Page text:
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As a young Christian woman, do you struggle with insecurities and feel bogged down by the pressures and expectations of society? Do you find it challenging to take care of yourself and be a faithful daughter of God?
Emily Wilson Hussem used to feel the same way. In Go Bravely, the Catholic musician and speaker offers twenty bits of advice that will equip you to tackle your deepest concerns about relationships, self-esteem, and dating while strengthening your faith at the same time. Here we are excited to share with you an excerpt from her latest hit, Go Bravely.
Throughout the first few years of high school, I didn’t know what I wanted to “do” with my life. There were endless possibilities of careers to choose from, and I didn’t know which one I was most passionate about. I signed up for an elective video-production class on a whim my senior year, thinking it would be fun. I had no idea that class would change the course of my life forever. Through this class and the passion of my wonderful teachers, Mr. and Mrs. Gillen, I became very drawn to the field of journalism, video, and media. I began to have lofty dreams of becoming a sports reporter for ESPN after spending many memorable Sundays and Monday nights watching football with my dad while growing up.
I began to research colleges with prestigious journalism schools, and one school that kept coming up in my research was Arizona State University in Tempe, Arizona. ASU boasted the best journalism school on the West Coast and was very affordable compared to most of the other schools on my list, so I went on a fun visit in the spring with my dad and felt it was a great fit for me. I applied, was accepted, and after having attended small private schools my entire life, I set out for ASU, a place where young people of faith were an extreme minority.
It was unconventional, and somewhat confusing to people, that I chose to attend a large public school, well known for its party scene, as a young woman who loved God and wanted to follow him.
Throughout high school, I chose to live my faith and dedicated myself to making good choices and trying to follow Christ in every aspect of my life. Attending Arizona State, however, required a bravery that I had not anticipated in continuing on this path. Stepping onto my college campus was a massive shift from everything that I was accustomed to in the small, intimate communities I had grown up in. Faith life was not prevalent at all, but in the beginning of my freshman year, I found a chapel on my campus.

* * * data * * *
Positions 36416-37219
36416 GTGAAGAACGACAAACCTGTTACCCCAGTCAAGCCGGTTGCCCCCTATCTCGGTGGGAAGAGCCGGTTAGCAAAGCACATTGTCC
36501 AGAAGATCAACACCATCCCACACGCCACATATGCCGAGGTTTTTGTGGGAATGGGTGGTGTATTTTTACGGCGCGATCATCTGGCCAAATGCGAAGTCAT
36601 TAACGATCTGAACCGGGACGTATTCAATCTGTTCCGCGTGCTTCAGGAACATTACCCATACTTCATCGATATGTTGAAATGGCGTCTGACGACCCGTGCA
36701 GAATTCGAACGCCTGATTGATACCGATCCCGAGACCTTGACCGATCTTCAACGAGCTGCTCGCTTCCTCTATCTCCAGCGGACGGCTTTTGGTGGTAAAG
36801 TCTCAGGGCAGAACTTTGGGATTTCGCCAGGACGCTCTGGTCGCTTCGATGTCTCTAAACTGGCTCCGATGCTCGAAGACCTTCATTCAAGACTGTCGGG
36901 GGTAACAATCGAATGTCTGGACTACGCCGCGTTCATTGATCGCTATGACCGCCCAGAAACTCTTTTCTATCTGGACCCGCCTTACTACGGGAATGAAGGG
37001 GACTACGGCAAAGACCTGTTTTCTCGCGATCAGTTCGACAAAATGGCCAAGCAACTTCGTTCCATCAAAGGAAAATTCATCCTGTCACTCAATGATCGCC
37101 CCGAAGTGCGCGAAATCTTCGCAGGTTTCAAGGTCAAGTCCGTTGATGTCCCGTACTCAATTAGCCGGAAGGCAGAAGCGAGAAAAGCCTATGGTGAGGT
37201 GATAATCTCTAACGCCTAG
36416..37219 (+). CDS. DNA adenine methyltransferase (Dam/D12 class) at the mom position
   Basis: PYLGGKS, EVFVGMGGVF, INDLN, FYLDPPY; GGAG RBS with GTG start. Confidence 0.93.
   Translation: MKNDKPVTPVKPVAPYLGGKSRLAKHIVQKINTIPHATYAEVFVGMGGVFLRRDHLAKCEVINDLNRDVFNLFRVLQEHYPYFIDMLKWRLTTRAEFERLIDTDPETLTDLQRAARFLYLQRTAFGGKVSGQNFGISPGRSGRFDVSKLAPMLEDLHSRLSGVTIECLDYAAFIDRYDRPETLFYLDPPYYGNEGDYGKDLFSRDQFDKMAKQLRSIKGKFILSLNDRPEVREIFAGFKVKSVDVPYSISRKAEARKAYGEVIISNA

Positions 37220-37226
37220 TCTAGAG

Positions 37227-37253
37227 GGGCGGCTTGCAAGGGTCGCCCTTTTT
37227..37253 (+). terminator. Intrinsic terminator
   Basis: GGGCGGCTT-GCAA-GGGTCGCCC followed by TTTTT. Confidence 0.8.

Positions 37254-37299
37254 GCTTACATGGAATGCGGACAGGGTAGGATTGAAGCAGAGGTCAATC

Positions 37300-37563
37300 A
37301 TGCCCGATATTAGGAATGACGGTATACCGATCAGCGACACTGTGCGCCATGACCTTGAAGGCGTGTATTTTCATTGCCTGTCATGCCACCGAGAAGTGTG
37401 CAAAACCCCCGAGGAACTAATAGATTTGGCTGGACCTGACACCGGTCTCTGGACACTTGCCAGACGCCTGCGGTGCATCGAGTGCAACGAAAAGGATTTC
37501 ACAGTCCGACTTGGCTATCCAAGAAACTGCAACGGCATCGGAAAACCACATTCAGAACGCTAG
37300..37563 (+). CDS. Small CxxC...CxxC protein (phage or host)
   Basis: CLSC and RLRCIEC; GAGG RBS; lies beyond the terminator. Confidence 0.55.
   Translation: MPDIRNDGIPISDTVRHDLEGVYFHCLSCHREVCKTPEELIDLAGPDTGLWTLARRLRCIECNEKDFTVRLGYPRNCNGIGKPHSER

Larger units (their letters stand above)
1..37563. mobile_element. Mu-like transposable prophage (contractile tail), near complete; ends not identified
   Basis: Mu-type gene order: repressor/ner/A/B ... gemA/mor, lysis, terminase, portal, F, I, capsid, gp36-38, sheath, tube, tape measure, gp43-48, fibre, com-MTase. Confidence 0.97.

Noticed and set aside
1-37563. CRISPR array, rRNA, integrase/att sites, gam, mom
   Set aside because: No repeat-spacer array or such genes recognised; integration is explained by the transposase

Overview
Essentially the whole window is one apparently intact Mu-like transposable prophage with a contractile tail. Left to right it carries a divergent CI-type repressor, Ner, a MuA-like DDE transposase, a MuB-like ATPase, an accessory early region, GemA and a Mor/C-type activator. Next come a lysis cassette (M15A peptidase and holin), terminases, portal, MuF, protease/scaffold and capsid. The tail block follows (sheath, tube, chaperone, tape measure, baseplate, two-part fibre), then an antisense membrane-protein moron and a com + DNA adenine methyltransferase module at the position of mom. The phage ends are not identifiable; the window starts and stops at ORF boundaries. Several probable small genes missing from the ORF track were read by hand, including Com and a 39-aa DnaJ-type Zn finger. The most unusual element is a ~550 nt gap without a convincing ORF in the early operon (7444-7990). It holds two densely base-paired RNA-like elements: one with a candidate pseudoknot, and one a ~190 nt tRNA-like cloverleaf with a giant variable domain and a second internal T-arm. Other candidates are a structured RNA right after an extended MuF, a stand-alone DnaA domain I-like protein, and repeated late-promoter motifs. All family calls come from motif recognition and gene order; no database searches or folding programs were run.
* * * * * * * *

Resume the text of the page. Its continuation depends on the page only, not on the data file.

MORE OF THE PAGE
It was an interfaith chapel located in the center of campus, called the Danforth Chapel, and it was conveniently located within a two-minute walk from my dorm. Every day a priest from the Newman Center would come to celebrate a Catholic Mass in this chapel at 11:40 a.m., and this fit in my schedule, so I tried to attend every day, as it was something my mother raised me to love by taking me to church every day with her as a child. The most difficult part of getting to this Mass on campus, however, had nothing to do with scheduling difficulties:
The biggest challenge was mustering up the bravery to walk through the door of the chapel when I knew everyone around could see me going in to pray.
There were days when I felt utterly embarrassed to be living my faith and to be seen walking through those doors to a Mass that was attended by a maximum of twelve people on a crowded day. As a young woman who was active in youth group in high school, I couldn’t believe the difficulty of this one small act on some days. Each time I put my hand on the doorknob and felt self-conscious about going in to pray, I began to say a simple prayer quietly but out loud: “Jesus, help me to be brave.” I did it again and again—every day for months—and it was through the act of opening this door every day that I learned a lesson that I tucked away in my heart for the rest of my life:
Sometimes even the smallest acts of living out faith require great bravery.
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According to a recent study, “Real Girls, Real Pressure: A National Report on the State of Self-Esteem,” researchers found that 75% of young women between the ages of 8-17 feel as if they do not “measure up” and view sex as a means to increase their value.Read More